This article was originally published in the Durham Herald-Sun.
How much tax do North Carolina corporations pay each year? Too much? Not enough? Try nothing. That’s right, not a dime.
Outraged? Let me explain. A concept universally accepted by economists is that corporations do not pay taxes, people pay taxes. As the Tax Foundation, a Washington, D.C.-based research organization explains, "People pay all taxes. When the government levies a tax on a corporation, the corporation is more like a tax collector than a taxpayer. The burden of the tax ultimately falls on people — the owners, customers, or workers of the corporation."
In short, corporations can’t pay taxes any more than your house can write a check for the property tax. Corporations are merely a collection of individuals legally organized to produce a good or deliver a service. Taxes on businesses are really taxes on these individuals and consume resources the organization could allocate toward other purposes.
As this political season heats up, voters will no doubt get their fill of candidates declaring with righteous indignation that "Corporations must pay their fair share!"
But if corporations cannot pay taxes, who does end up paying this "fair share"?
Many observers make the claim that such taxes are merely "passed along to consumers" as companies raise prices to compensate for the added burden. This common notion, however, does not reflect economic realities of the marketplace.
Businesses cannot arbitrarily raise prices. Rather, prices are determined by what consumers are willing to pay for a specific product, regardless of a company’s tax bill. Therefore, corporate taxes can only be "passed along to the consumer" to the extent that the market will bear a price increase.
Another common fallacy is the notion that corporate taxes are at least in part passed on to "wealthy shareholders" in the form of lower returns or dividends. For starters, it’s hard to argue that corporate taxes affect only wealthy shareholders when the majority of people reading this article are invested in a 401k. More to the point, empirical research shows this is not the case either.
The real victim of corporate taxation? Workers. As the Tax Foundation states, "New research is indicating that in a global economy, where capital is highly mobile but workers are not, labor is bearing the brunt of corporate taxation."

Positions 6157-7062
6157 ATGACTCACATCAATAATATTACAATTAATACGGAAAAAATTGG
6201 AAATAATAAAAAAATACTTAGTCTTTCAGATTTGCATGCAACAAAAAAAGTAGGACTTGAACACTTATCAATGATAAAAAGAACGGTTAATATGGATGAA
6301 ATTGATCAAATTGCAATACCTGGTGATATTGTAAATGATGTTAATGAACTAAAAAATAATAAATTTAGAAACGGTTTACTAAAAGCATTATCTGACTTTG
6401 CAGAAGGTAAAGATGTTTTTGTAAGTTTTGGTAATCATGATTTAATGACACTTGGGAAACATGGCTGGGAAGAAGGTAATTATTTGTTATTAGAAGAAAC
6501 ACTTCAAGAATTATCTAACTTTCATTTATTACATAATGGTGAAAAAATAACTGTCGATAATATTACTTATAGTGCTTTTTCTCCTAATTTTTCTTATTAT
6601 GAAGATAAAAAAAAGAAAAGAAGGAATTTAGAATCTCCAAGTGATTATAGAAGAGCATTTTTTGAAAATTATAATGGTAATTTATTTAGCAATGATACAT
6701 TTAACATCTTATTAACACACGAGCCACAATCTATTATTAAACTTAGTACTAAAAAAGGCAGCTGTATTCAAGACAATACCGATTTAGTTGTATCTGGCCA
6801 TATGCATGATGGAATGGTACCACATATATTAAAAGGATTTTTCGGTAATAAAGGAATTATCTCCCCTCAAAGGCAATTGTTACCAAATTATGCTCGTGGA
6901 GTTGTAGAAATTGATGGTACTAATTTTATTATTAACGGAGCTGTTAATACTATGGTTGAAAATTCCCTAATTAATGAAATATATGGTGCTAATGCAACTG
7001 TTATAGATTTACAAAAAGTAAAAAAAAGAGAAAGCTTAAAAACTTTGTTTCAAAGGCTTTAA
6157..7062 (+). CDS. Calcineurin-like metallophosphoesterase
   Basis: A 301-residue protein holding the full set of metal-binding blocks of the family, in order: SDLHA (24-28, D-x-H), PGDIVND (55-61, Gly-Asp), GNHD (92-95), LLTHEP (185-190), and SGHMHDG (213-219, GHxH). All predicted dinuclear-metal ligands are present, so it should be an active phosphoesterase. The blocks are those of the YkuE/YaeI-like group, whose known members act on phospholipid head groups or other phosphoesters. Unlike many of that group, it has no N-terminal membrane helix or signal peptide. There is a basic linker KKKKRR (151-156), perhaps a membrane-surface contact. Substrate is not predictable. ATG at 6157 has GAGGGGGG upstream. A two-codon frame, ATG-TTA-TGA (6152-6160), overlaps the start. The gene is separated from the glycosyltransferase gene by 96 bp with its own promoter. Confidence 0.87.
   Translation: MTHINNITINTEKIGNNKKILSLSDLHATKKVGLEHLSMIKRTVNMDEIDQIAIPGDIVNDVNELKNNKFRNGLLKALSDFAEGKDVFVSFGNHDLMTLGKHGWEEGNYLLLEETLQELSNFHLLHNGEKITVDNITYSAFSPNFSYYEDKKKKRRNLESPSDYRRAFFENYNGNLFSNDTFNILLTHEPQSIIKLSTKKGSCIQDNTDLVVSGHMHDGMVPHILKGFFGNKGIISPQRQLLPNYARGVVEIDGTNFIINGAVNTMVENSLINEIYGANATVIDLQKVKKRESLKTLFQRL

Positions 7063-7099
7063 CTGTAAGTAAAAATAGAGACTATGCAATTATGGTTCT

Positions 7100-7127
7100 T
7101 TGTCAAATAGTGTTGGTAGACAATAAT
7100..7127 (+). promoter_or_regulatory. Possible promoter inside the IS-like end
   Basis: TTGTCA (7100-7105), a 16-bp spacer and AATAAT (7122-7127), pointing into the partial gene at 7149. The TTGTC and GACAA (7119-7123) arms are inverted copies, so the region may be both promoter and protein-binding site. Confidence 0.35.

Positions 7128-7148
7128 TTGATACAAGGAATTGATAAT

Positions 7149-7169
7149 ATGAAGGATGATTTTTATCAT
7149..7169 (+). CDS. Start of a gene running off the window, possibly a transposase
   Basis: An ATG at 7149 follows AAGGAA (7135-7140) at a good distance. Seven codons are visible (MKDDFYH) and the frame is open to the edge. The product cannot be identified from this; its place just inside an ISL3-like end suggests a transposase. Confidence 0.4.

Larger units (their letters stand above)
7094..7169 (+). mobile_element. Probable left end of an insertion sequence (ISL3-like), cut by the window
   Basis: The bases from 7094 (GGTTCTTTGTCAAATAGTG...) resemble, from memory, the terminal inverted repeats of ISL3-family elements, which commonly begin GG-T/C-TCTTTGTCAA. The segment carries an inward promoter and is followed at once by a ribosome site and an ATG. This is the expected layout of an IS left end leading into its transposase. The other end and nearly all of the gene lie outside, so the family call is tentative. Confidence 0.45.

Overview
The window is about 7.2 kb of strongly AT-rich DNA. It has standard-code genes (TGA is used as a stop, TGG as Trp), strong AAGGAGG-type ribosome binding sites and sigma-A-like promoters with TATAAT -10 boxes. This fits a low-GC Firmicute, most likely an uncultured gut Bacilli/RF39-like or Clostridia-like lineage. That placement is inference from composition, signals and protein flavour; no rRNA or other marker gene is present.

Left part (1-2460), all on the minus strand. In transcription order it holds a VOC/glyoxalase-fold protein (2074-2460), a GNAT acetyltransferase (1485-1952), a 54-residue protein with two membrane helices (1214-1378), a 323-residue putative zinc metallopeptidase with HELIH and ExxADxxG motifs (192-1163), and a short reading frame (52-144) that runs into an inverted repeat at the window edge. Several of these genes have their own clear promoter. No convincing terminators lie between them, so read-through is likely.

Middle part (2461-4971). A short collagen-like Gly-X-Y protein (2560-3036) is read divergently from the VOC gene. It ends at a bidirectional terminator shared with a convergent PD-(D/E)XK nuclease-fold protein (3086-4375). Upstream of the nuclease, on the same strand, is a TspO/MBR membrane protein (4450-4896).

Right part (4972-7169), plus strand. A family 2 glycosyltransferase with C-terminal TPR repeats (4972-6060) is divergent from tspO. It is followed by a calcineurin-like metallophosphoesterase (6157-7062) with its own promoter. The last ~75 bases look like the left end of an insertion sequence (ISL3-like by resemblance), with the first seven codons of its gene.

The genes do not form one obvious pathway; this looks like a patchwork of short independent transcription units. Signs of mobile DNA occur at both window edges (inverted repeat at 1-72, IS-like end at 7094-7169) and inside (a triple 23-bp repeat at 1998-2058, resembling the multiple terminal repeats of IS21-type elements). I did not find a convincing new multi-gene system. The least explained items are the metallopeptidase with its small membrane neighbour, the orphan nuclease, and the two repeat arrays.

For instance, a September 2007 study produced by the Oxford University Centre for Business Taxation studied data from more than 15,000 companies located in four countries. The study found that more than 60 percent of corporate taxation is "shifted onto the workforce in the form of lower wages" in the short run, growing to 100 percent in the long run. In other words, over the long haul, every dollar extracted from businesses in the form of taxation reduces worker pay an equal amount.
Making matters worse, the negative effect of corporate taxation on wages falls hardest on lower skilled workers and those on the margins of employment. While politicians often express a desire to further cut income taxes for lower- and middle-income taxpayers, many of these taxpayers already have virtually no income tax burden. In reality, these taxpayers would benefit more from a cut in the corporate tax rate.
A 2007 Tax Foundation study examined the federal corporate tax burden on workers based on income level and determined that "a cut in corporate taxes would provide a greater benefit to low-income households than would more cuts in individual taxes."
Moreover, the unseen effects of business taxation are the jobs never created that otherwise would have been had the taxes not been in effect.
Currently, North Carolina’s corporate tax rate is the highest in the Southeast. Most businesses, however, organize as "pass-through" organizations and therefore file personal income taxes rather than corporate taxes. North Carolina’s top marginal personal income tax rate, often referred to as the "small business tax," is likewise highest in the Southeast. It should come as no surprise to learn that North Carolina’s personal income growth from 2000-2006 lagged far behind regional neighbors, as well as the national average.
One cannot lead the charge about corporations paying their fair share while simultaneously claiming to be in favor of working families. The evidence suggests that punishing businesses via taxation actually makes workers worse off.
In this election year, beware of pundits and politicians who say that corporations must "pay their fair share." More than likely, that share will be taken from your paycheck.